A Multimedia Essay in Seven Parts
Warning: this page contains police recording audio that some visitors may find disturbing.
Citizen, dashcam and bodycam recordings of police brutality and lethal use of force comprise a new media terrain of state violence. In 2015, a bystander recorded a police officer gun down Walter Scott. That same year, a patrol car dashcam and body microphone recorded a state trooper arrest Sandra Bland. She was found dead in a Waller County jail cell three days after being taken into custody.
Recordings like these are destined for use and consumption by publics, journalists, and legal actors such as prosecutors, police administration, juries and activists in an investigation and, maybe, eventually, a civil or criminal trial. Political organizing, public investigations and criminal and civil adjudication all endow these recordings with evidentiary meaning.
This essay explores the historical record of the violent enforcement of law against black life, beyond the self-evident nature of what these recordings legally prove. It dwells in “the ongoing destruction of the ongoing production of (a) (black) performance, which is what I am, which is what you are or could be if you can listen while you look.”1
Holding this hearing is all there is. Endless legis, never arriving at an act. Legislation is forever deferred because the whereas repeats, never to address the question of Bland’s “here”.
Hearing is, eres, are, our: a litany of whereas’s deferring enactment, the preamble of the never-to-be ratified George Floyd Justice in Policing Act.
There are no acts for these recordings. Figures stream. Uncut, medial proximity reveals an unlit gap. From this ledge, we jump into a virtual intimacy. “Believe your eyes,” see only what you first saw, even if what was first was always, sur-repetitiously, in media res, being recorded, recording (for) conviction.
I went to American Monument, and played some records. Its mo(nu)mentum threw every one, thing, note off. The point of the needle, drawing a centripetally gathering line, bumped along toward some non-distant, non-immediate, non-placeable center of a record so slick its grooves play a music we don’t know we hear until we do.
Eighteen arms, dragging, circumlocuted an offering that became these loops.
They played: “But I’m still here…” looking at these renditions of enforcement.
“So call me back” using these destroyed conditions of performativity, with the rubble left in the wake of these regimes of self and evidence.
Make something when the swarm of words, letters, sounds, the flock of bodies and papers, the flight of sense and thought, start to land and hover where they will.
Sign this nonperforming will. Listening while looking at: everyone looking, some self looking while reading, a non-self looking while writing. Place this desire.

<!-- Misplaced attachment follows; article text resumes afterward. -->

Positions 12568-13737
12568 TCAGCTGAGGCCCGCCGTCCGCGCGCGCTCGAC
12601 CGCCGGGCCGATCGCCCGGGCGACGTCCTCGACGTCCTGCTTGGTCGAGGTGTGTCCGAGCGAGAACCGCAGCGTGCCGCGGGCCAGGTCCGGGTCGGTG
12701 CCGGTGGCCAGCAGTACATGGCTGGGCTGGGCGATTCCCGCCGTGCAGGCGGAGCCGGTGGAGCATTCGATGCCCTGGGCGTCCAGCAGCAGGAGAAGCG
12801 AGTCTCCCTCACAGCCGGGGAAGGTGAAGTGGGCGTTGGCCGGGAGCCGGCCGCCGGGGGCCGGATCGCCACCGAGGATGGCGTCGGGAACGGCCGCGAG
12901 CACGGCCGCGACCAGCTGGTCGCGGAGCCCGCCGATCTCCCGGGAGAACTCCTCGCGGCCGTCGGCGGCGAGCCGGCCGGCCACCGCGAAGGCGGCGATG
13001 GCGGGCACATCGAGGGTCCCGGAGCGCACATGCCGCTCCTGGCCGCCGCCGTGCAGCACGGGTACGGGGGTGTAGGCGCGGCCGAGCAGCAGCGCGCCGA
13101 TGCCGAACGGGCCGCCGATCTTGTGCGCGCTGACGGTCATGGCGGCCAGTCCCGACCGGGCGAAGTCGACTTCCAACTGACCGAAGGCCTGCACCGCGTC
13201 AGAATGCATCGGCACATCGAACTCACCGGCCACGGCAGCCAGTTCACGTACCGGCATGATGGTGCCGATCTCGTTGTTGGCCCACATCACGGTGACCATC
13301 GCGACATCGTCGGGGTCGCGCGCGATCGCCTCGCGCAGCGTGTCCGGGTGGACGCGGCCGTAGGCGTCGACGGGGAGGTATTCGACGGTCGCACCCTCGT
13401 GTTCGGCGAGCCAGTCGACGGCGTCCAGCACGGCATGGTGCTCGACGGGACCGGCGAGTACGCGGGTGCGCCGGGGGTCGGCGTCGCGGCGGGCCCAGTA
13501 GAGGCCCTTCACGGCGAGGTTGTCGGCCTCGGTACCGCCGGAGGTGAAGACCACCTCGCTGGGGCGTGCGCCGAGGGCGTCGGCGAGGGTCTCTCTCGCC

Inconsist by making whatever self a place of hearing. Wait. Hear, a ringing ringing. Truth floats up from the murmur of history.
Out above the murs of law and justice, this ringing drafts on, in the slipstream of the unconscious. Submit to (a)murs, Lacan says.2
Pluck these radioscopic bits from the air, and throw them back at the mighty law, whose bulldozing, wordsmithing, incontrovertible scribe leaves nothing to be asked, and nothing to be argued. They mark a Real no-thing, a rebellion of ten thousand mouths filling the mis-n’en-scene3 of law with alyrical notes.
Res nulla loquitur: it is a written aside, as a procedural oversight, on the law’s underside, that proves the inkblock always runs black.
A trace breath is left in the running line. Even its end, its disappearance in its own finite fluidity, is part of this trace.
Ends do not justify origins, and so for any origin to be just, they must hear a mysticism in and against the mythical origins of law. Hear until the non-scene of mythical origin overtakes the not-enough of law’s origin. Until the lids of the eyes sound words, and the lips of the mouth visualize objects. Until those mystical non(self)substantiating presences become more real than any mythological narrative or legal reform could ever promise to become.
Listen, like a transubstantial realist, to that Zong!, song, psalm thing.4
Res nulla loquitur.
The Fourth Amendment tells us to be polite police the Garner way: enforcement-lite, a chimera, a horror, an other
The amended theorems posit manners to mind: “there can be no question”
his own life need not be elaborated .” factum neuter past participle facere do reality and truth circum locute occurrence and its didness.
Facts perform déjugement. Not non. Certified absence, the word of laws “
Repeat negation: one, two, three and four: E. Garner, no question, E. Garner, need not.
Repeat read repeat revise verneinung dénégation denegation misnegation. In any case, vicious judiciousness: intellectual affirmation of negation only ever negates negation. Off the hook, on the hook, the prefixes float.